Colossians 1:13-14 “For he has rescued us from the dominion of darkness and brought us into the kingdom of the Son he loves, in whom we have redemption, the forgiveness of sins.”

Ephesians 1:7 tells us that, “In him we have redemption through his blood, the forgiveness of sins, in accordance with the riches of God’s grace”.

Mark 10:45 says, “For even the Son of Man did not come to be served, but to serve, and to give his life as a ransom for many.”

1 Timothy 2:5-6 tells us that, “There is one God and one mediator between God and men, the man Christ Jesus, who gave himself as a ransom for all men—the testimony given in its proper time”.

Jesus gave His life as a ransom for many. It is by Christ’s shed blood that our sins are forgiven. We celebrate this each week in communion. His death opened the way to God. He is the one mediator between God and mankind. Our redemption is 100% totally and completely paid for by the death of Christ. As Jesus said in John 19:30 before He died – it is finished. Three words that ring out for all eternity.

2. We are freed from being slaves to sin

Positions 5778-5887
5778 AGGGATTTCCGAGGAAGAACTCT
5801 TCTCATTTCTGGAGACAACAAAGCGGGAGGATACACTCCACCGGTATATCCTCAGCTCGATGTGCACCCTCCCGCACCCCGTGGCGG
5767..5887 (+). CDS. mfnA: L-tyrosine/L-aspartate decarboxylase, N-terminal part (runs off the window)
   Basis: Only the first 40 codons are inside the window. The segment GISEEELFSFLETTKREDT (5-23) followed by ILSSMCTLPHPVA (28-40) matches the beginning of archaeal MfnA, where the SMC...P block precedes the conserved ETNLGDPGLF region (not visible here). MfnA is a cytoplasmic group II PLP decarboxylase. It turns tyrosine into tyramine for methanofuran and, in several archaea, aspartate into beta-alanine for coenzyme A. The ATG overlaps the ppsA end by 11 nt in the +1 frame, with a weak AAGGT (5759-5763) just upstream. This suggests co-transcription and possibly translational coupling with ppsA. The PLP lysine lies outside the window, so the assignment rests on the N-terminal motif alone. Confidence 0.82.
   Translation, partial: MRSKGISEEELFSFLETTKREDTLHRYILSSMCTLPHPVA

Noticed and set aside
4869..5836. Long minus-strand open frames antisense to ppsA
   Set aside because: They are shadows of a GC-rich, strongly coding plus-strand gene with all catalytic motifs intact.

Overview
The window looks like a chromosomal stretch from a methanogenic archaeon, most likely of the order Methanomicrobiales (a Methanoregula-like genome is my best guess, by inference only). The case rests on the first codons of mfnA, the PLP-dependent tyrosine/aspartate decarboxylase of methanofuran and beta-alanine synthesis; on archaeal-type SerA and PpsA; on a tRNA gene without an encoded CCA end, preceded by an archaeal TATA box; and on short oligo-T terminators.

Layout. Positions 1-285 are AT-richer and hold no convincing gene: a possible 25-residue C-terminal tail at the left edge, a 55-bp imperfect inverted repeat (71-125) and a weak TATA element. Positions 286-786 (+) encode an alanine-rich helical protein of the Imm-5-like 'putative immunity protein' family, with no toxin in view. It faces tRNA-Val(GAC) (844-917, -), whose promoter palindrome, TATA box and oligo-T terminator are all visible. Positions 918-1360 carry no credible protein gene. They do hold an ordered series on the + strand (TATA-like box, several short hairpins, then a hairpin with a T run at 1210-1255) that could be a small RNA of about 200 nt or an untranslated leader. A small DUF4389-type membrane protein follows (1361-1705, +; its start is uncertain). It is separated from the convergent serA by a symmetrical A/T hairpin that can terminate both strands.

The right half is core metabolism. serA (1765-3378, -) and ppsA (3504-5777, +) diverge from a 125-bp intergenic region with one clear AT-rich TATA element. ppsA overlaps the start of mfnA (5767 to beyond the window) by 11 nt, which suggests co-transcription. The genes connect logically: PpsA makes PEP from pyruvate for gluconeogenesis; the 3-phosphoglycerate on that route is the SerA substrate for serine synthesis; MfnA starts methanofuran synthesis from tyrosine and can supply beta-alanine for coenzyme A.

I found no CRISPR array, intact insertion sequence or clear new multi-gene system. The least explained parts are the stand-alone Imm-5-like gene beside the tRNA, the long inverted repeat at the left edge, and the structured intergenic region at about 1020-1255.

The Bible tells us that without Christ we were slaves to sin. John 8:34 Jesus said, “I tell you the truth, everyone who sins is a slave to sin.”  So in our natural state apart from Christ we are slaves to sin and we need redeeming.

In the New Testament there are three main Greek words used to describe redemption. In keeping with the thought of being a slave to sin these words give us a picture of being bought and sold in a slave market.

The first word is Agorazo – this means to “purchase in the market”. This is like a slave bought and sold in the slave market. They are always a slave and can be re-sold at any time. They are kept and made to work for the owner and once they are finished with them they can be re-sold to someone else.

The second word is Exagorazo – this means to “purchase out of the market”. This is like someone buying a slave and taking them as their own property and never being sold again. They keep the slave to serve them as their own property. It is a long term deal for the life of the slave.

The final word is Lutroo – this means “to loosen” or to “set free by paying a price”. The slave is permanently purchased out of the market and set free from the market forever. This is what we have in Christ as believers and disciples.